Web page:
The Data Dude Meets Team Build
“Integrate the data tier developer into the core development life cycle and process.” That is one of the main objectives of Visual Studio Team Edition for Database Professionals, also known under its project name “Data Dude.” Bringing the data tier developer into Visual Studio is the first step in enabling closer integration between the application and data tier developer. Having both environments leverage the same Team Foundation Build (Team Build) system enables daily and automatic integration of changes into the build process, enforcing closer integration and shorter feedback cycles between the two originally disjoint disciplines.
Visual Studio Team Edition for Database Professionals (VSDBPro) enables you to manage your SQL Server database schema (definition) the same way as you handle your application projects and source code. It starts by representing your database schema inside the newly added Database Project (.dbproj) (see Figure 1). It does so through a collection of T-SQL DDL fragments. Each fragment is stored in a single .SQL file and represents a single schema artifact, for example a table, queue, constraint or procedure definition. Because fragments only represent a single schema object, tracking changes and versioning these schema objects is a lot simpler and precise.
Figure 1: Adding a New Project to SCC.
After you have established the Database Project you have two views: The Solution Explorer view presents the physical layout of all the directories and files used to store the objects inside the project (Figure 2). The Schema View provides a logical representation of the complete schema organized by schema and/or object type (Figure 3).
Figure 2: Solution Explorer-AdventureWorksDB.
Figure 3: Schema View-AdventureWorksDB.
Build & Deploy
Now that you have a collection of .SQL fragments, how do you go about deploying your schema?
This is where “build” comes in. When you build a Database Project, the build engine takes all the fragments inside the project and compares them with the schema inside the target database.
Build is based on a difference-based build engine (Figure 4). The build engine takes two inputs: the project state; which is “what you want” and the target database; which is “what you have.” The comparison results in a set of schema objects that are different, which are sorted to reflect the correct dependency order. The build engine determined this dependency information during the load of the project by parsing and interpreting all DDL fragments for the lifetime of the project. Finally, the build engine generates a deployment script in the form of a .SQL script which contains a set of T-SQL DDL statements to incrementally update the schema on the target server/database. This alleviates the need to manually create and/or maintain incremental update scripts to keep your database schema up-to-date.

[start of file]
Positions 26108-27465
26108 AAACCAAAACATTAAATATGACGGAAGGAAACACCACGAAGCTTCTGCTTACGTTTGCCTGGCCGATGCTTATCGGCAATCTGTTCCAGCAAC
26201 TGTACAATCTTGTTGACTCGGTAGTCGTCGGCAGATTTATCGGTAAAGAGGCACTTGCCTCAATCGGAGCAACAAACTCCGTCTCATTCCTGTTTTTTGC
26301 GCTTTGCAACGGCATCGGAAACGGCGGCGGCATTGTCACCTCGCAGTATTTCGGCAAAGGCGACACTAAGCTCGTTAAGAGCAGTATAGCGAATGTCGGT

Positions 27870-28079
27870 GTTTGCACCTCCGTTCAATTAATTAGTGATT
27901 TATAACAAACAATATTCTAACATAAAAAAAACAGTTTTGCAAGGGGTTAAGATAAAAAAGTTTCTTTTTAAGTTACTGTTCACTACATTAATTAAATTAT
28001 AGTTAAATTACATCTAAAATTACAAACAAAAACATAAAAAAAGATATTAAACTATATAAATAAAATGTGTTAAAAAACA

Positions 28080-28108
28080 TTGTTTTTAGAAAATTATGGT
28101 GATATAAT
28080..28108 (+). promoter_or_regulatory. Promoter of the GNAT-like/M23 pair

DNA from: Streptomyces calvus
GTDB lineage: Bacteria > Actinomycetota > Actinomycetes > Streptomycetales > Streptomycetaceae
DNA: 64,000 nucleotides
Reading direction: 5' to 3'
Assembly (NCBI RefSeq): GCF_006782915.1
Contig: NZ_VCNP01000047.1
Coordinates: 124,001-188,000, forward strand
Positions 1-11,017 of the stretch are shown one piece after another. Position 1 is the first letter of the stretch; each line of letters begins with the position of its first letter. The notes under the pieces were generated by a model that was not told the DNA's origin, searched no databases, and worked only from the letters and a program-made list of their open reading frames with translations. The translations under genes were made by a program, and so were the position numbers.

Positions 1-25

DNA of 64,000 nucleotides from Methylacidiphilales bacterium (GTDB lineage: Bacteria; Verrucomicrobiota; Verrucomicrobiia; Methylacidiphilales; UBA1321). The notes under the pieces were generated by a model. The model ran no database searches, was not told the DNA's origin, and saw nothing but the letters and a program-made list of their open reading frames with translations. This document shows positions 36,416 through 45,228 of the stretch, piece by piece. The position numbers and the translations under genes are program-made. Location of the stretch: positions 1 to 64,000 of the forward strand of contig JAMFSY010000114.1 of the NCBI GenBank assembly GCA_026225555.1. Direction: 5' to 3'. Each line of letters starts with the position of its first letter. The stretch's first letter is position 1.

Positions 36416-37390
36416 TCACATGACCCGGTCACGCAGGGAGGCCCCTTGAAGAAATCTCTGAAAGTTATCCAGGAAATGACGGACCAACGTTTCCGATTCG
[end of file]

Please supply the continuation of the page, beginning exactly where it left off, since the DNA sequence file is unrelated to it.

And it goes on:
Figure 4: Difference Based Build.
Using the incremental deployment script you can update the target database, using the Deploy command inside Visual Studio.
The Truth Is in the Project
The big change is that the Database Project is now the authoritative source of the schema definition, not the database instance(s) the schema is deployed to. Since the Database Project has become the center of truth for our database schema, placing the project under source code control enables the next step in our crusade of integrating the data tier into the development life cycle: versioning of the schema objects (Figure 5).
Figure 5: Initial Check-in.
This enables placing the project under source code control (SCC), the versioning of the individual schema objects, and the tracking of the changes of these objects. It also enables alignment in versioning between the application and the data tier. Both can use the same labels to indicate versions at a given point in time and use branching when projects are derived or merged.
So when a developer syncs his or her sources to a certain label inside source code control, this contains the definition of the state of the database schema as it was used at that point in time when the label was created.
Now that you understand how the individual projects work, let me switch gears and focus on how you can integrate this into the team environment.